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2018 NBA Draft prospect De’Anthony Melton could be the backcourt depth the Lakers need

If the Lakers want to find help for their guard rotation in the 2018 NBA Draft, former USC standout De’Anthony Melton could be their guy.

USC v Baylor Photo by Ronald Martinez/Getty Images

While many fans will focus on whether the Los Angeles Lakers can land any big fish in free agency — Paul George, LeBron James, etc. — the front office also need to fill other holes on their team.

Last year, the purple and gold found themselves in quite a few predicaments due to their lack of depth, and while injuries allowed players like Kyle Kuzma and Josh Hart to flourish by getting shoved into the spotlight, it also exposed the Lakers’ lack of competent rotation players.

One of the team’s most glaring holes came at backup point guard, with Tyler Ennis and Alex Caruso eating up the lion’s share of the backup point guard minutes.

While Brandon Ingram slid in nicely when Lonzo Ball got hurt, the Lakers still need to shore up that spot if they want to compete going forward.

Enter De’Anthony Melton

Melton is a Southern California native, born in North Hollywood and playing his high school ball at Crespi Carmelite High School (Encino, CA).

In high school, Melton showed his versatility by being more of a point-forward for his team. Melton was able to run the offense, but also did a lot of the dirty work.

“I was doing a lot of screening and popping,” Melton told Mike Schmitz of ESPN.

When he entered USC, many saw Melton has a type of player that would be instrumental to the Trojans turning their basketball program around, but while Melton played well in his freshman year, averaging 8.3 points, 4.7 rebounds and 3.5 assists, his game didn’t pop.

Melton also didn’t shoot very well, only making 43.7% of his field goals and 28.4 % of his shots from behind the arc.

But just as Melton thought he was going to be able to improve his stock in his sophomore season at USC, he received some crippling news: federal prosecutors were investigating a family friend for accepting a bribe from an agent hoping to sign Melton, according to the LA Times):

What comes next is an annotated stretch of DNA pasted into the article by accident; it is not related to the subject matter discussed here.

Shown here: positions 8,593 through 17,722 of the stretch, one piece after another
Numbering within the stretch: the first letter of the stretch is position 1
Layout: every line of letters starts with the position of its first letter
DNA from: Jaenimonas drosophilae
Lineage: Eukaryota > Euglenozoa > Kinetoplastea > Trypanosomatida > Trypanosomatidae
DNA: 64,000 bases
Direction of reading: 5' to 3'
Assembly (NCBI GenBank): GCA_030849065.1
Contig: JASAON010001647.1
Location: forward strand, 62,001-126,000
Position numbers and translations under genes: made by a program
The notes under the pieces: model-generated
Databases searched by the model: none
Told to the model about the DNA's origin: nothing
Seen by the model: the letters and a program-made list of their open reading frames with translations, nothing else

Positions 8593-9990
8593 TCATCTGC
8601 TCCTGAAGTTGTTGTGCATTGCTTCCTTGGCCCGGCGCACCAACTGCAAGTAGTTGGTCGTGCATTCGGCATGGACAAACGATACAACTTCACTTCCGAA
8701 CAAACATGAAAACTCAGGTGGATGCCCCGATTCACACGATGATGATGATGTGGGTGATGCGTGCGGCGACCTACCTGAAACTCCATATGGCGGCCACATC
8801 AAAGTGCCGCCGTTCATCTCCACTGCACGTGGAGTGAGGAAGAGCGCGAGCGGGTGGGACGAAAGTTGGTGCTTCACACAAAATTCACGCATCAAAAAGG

Melton was forced to withdraw from college and focus on the NBA draft.

While playing his second year in college could’ve been beneficial to Melton, many people still believe he will be drafted late in the first round of the draft.

The former Trojan could be a real value pick at the end of the first because of his high defensive potential and the fact he’s a willing passer and excellent rebounder for his size.

The Southern California product has a massive wingspan 6-8 wingspan, which is significant for someone that is 6-3, and has gotten is total body fat down to 5.2% (insert Magic smiling GIF)

All those factors make Melton exactly the type of player that fits well into the Lakers plan, so it makes sense the team interviewed him at the 2018 NBA Draft combine.

Luke Walton and the front office love players that are versatile, unselfish and have a tireless work ethic.

At the combine, Melton hoped to catch a team’s eye with his relentless effort and improved jumper.

”My shooting ability has gotten a lot better,” Melton said (via ESPN). “My decision-making and my defense, all that’s going to never leave me … I’m going to have all that for the rest of my life. Just show teams that I’m ready and I play older than what I look like.”

Melton’s play reflects some of the roles players we are still watching in the NBA playoffs.

One player that resembles the role Melton hopes to fill in the NBA is Marcus Smart.

Melton is a pitbull on defense, and will accept the task of guarding the other team’s best player for long stretches and will be asked to hit open three-pointers.

Another player that Melton could emulate is Shaun Livingston.

Like Livingston, Melton is a very unselfish player who can be the secondary playmaker or change help run the second unit’s offense.

Still, teams will have to decide if they can live with a guy that is an average athlete, has limited potential on the offensive end and has a jumper that needs fixing.

But despite that, Melton is someone that’s easy to imagine playing ten crucial minutes in a Western Conference finals game, with the Lakers down 3-2 and their star player having just picked his fifth foul with seven minutes left in the third quarter.

Those are the type players teams want to fill their roster with, and if the Lakers end up selecting Melton this June, fans can feel safe knowing the Lakers just added another member to their already solid young core.

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